64 Audio U18s

Design.

The U18s shell follows a traditional 64 Audio design shape, but to my surprise it was a little taller than U18t.  In theory the have the same number of drivers, the same apex cavity, and tia driver in the nozzle.  LID tech was added and maybe internal design and driver placement was optimized that resulted in a slightly taller shell, but it was still very comfortable to wear and had a very durable build with a shell machined from a solid piece of aluminum and all black matte stealth finish.  It also features a non-recessed universal 2pin socket and a matching metal nozzle with a mesh at the tip to keep elements away from tia driver.

But what really stands out here is an all-new faceplate design.  You will not find a traditional 64 Audio faceplate with an inlay insert like in previous releases of U18t, Fourte/Noir, U12t/Trio, and Nio.  U18s features all metal faceplate with a cool 3D fractured pattern and sort of a dark gunmetal finish.  And this pattern looks truly 3D, achieved with a shinier top surface and black filled pattern cavities.  I tried to capture it in pictures, but pictures don’t do it justice.  The faceplate look is enhanced further with a branded apex module.

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Inside the shell you have all BA design featuring 18 drivers with a 4-way passive crossover partitioning 8 lows, 8 mids, 1 high-mid, and 1 tia high drivers.  Balanced Armatures (BA) are typically self-enclosed with a single opening port, while you can think of tia as an open BA driver where one of the enclosure walls is removed, to enable direct-radiating of the inner diaphragm which no longer has a 4-wall confinement.  Tia driver is usually positioned in the nozzle, next to the grill since it has to be closer to your earcanal.  As a result, U18s doesn’t have sound tube bores going to the nozzle, and instead has a mesh cover to protect from wax build up.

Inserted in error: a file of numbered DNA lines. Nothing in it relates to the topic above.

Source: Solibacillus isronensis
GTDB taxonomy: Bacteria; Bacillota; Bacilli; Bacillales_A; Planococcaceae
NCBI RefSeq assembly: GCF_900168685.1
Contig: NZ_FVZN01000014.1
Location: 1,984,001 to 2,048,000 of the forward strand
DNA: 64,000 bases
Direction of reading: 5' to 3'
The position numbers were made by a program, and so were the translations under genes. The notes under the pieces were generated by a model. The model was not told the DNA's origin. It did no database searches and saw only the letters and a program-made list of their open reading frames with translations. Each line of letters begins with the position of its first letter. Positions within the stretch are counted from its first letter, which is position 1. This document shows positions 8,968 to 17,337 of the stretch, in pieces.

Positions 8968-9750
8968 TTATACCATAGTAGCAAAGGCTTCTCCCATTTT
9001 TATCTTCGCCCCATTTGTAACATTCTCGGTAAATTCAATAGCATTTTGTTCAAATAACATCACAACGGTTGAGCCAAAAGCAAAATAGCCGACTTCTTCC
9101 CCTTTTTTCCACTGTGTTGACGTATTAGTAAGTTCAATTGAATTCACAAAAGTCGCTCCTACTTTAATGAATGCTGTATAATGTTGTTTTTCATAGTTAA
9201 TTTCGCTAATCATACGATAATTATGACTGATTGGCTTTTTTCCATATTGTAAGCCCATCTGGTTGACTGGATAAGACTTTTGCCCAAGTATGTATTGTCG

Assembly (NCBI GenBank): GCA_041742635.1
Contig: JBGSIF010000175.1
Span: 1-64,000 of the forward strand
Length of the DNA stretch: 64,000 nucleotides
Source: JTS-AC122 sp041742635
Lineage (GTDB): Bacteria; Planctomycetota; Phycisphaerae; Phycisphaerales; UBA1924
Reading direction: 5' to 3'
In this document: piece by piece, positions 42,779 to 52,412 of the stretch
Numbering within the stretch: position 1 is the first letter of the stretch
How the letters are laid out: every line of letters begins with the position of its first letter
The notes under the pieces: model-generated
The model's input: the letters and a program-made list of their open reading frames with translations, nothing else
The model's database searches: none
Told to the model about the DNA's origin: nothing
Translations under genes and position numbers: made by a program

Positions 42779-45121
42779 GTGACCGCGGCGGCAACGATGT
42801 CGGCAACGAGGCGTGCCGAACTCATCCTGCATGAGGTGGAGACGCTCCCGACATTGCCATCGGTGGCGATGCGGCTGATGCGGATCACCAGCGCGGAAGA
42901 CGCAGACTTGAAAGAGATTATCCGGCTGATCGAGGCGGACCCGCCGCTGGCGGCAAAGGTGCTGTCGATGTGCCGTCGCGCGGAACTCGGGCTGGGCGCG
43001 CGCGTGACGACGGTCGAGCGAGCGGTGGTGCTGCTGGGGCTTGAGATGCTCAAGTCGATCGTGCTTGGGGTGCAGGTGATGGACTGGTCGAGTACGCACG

Another tech included with U18s, that wasn’t previously available in original U18t, is their Linear Impedance Design (LID) crossover where despite a low impedance (8ohm), U18s should be compatible and have the same signature when paired up with different sources, regardless of their output impedance.  Of course, the tonality of the source will affect the pair up synergy and the sound you hear, but variation in output impedance is no longer a variable in U18s design.

And I’m sure by now everybody is familiar with 64 Audio apex (Air Pressure Exchange) modules, but just in case if you have been living under a rock, it is the interchangeable venting system that releases air pressure sealed in the ear canal for fatigue free listening.  The included apex modules have a fixed sound isolation, based on the model number: MX (-10dB, black module), M15 (-15db, dark grey module), and M20 (-20dB, aluminum color module)

As I mentioned in the intro, I did receive A18s CIEM at first, and if you decide to take that route, especially if you prefer custom fit or want to customize the look of your IEM, 64 Audio has a very comprehensive tool to design your monitors.  The one in my original CIEM had a transparent shell with an exotic wooden faceplate, and I decided to include pictures of it here in the review so people can appreciate the layout and placement of all these drivers inside of a compact shell.

The fit.

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Page 3 – Sound Analysis.
Page 4 – Eartips selection and Cable pair up.
Page 5 – Comparison, Source pair up, and Conclusion.

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